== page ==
Of course, that assumes that publishers are looking at any of the material that is published or that some of these more successful writers have any interest in being published in print. For many I suspect the potential deal they will get from a print publisher simply won’t be worth it - Amazon pays 35% to 70% royalties (70% on titles priced from $2.99 to $9.99!). When I read that I nearly fell off my chair. It beats every one of my contracts with publishers previously by a huge margin. Of course a traditional publisher would also be highly reluctant to touch most of these titles because they know they can’t match the sell price and they are unlikely to find an audience at the higher price point.
So what do traditional publishers bring to the table that might entice one of these authors or allow publishers to compete? Publishers traditionally bring three (maybe four?) capabilities:
- Quality control,
- Distribution, and
Marketing in traditional publishing covers a broad spectrum of potential channels both electronic and physical. These include promotional activities in media, book sellers, libraries, advertising, and tours. Of course, the investment publishers make into each of these activities is directly correlated to potential revenue the publisher perceives from the title. And in an increasingly tight market … well the resources are slim and hard to extract from publisher’s marketing departments. BTW In the case of most technical books the investment is close to zero.
The quality control publishers offer is a valuable service. A good editor alone is an awesome advantage that can make a book far more polished. A lot of the Kindle titles I looked at would have greatly benefited from an aggressive edit. Of course it’s also to hire one of the numerous (and often recently unemployed) editors on the market. It’s a relatively cheap commodity service usually priced per page or on word count.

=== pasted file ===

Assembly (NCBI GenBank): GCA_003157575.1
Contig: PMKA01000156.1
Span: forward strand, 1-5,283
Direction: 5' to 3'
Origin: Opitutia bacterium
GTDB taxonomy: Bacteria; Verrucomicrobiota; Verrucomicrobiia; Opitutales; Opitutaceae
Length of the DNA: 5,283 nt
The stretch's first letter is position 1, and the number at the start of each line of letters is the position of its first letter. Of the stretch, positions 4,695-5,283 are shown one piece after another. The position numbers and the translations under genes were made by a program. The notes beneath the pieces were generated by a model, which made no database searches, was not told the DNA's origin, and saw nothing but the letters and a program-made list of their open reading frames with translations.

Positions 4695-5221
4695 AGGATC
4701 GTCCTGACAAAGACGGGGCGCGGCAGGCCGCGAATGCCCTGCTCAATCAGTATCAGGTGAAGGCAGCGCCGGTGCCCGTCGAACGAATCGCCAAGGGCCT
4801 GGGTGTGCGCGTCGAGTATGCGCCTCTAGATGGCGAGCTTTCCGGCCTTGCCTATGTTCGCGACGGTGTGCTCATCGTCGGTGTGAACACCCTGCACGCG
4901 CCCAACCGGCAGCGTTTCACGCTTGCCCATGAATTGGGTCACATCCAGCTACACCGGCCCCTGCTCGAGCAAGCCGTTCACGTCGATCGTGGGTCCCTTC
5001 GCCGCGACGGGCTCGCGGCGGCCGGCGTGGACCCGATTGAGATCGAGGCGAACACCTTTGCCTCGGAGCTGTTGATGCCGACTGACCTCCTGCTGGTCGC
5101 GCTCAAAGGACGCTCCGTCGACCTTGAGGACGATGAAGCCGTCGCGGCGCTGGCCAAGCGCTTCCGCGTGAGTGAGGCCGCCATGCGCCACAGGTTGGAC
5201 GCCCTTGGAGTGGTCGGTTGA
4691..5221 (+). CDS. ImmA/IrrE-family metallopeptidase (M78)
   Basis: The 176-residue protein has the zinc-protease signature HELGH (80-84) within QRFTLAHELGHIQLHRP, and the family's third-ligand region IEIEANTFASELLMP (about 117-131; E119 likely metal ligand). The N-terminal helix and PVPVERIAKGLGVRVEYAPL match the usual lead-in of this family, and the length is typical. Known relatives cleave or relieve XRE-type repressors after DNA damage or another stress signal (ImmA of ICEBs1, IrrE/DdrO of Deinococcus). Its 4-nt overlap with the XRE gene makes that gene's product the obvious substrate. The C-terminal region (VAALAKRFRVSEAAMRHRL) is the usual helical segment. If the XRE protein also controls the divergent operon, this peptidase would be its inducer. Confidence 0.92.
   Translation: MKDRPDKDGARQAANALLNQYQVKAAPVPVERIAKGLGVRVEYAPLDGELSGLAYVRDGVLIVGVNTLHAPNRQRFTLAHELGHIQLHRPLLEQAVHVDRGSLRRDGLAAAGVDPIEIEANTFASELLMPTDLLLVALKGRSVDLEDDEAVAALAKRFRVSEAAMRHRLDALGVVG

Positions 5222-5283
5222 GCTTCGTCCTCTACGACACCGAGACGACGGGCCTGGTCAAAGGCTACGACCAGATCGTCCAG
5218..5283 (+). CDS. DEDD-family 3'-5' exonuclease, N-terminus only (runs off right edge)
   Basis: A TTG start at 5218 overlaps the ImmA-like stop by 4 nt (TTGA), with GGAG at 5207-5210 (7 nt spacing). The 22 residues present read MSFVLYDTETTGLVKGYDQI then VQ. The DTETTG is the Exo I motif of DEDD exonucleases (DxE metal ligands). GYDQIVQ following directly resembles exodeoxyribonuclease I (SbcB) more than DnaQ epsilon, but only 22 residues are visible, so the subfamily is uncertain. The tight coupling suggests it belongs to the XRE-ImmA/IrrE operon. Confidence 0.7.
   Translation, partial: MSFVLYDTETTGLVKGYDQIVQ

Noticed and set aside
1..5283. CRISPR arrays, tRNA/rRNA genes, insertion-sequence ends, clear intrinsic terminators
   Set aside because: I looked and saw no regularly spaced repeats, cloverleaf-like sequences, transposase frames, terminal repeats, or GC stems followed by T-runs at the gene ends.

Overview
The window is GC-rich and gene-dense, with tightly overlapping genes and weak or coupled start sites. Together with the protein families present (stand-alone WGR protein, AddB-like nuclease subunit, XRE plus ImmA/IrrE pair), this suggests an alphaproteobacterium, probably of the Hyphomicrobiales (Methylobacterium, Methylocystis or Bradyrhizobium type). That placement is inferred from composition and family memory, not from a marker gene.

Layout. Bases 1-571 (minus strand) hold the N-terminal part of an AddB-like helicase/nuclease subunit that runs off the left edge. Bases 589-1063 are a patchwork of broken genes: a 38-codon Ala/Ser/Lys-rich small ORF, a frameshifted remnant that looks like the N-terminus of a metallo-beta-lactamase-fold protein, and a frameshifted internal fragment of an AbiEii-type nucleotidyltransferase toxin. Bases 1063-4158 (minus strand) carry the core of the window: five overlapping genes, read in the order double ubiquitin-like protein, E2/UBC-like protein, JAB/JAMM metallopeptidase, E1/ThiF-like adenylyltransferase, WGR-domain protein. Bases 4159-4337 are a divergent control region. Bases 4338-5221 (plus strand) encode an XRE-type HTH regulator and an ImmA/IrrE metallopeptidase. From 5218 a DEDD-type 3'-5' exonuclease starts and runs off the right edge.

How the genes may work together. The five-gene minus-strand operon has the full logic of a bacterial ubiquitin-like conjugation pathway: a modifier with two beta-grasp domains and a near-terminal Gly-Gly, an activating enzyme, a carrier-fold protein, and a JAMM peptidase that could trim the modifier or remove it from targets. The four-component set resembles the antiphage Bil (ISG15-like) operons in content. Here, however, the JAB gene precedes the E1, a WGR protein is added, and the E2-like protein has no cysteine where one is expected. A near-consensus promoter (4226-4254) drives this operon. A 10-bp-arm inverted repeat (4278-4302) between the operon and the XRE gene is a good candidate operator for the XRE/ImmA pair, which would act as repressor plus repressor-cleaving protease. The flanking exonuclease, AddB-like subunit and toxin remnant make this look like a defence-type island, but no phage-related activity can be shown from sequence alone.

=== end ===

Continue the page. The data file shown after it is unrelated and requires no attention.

Publishers also get books onto shelves in bookstores, have warehouses, ship titles, etc. All of which is moot with e-books or largely moot with print-on-demand because of Amazon’s immense economies of scale in procurement, warehousing and distribution.
And finally there is the credibility issue. For literary books, certainly anything for example that might win a Booker or similar literary prize, being published on paper seems to be the only way to go. That being said the I don’t know what the volume of book sales is generated by the demographic of literary readership: older, educated, likely to shop in a bookstore, my parents. Interestingly I think the death knell of the paper publishing industry will be when a pure e-book wins a major literary prize.
All in all if you’re publishing a Kindle title and making money the print publishing industry doesn’t seem to hold a lot of attractions. And unless the mainstream publishers somehow make themselves more attractive to those authors or seize the ground by publishing themselves (including offering comparable royalty rates - laughs) they are going to go out of business. Leaving these new self-published Kindle authors and Amazon to steal away the entire genre market if not beyond.
(And yes here I’ve largely ignored the non-Kindle self-publishing market, not because I see any problems with it. Certainly in that model 100% of the price of the book is yours rather than some royalty arrangement. My interest in this article is largely the ease of purchase of these titles via a medium like the Kindle because it clearly drives volume in a way that I am not sure self-published titles available via PDF or the like does yet.)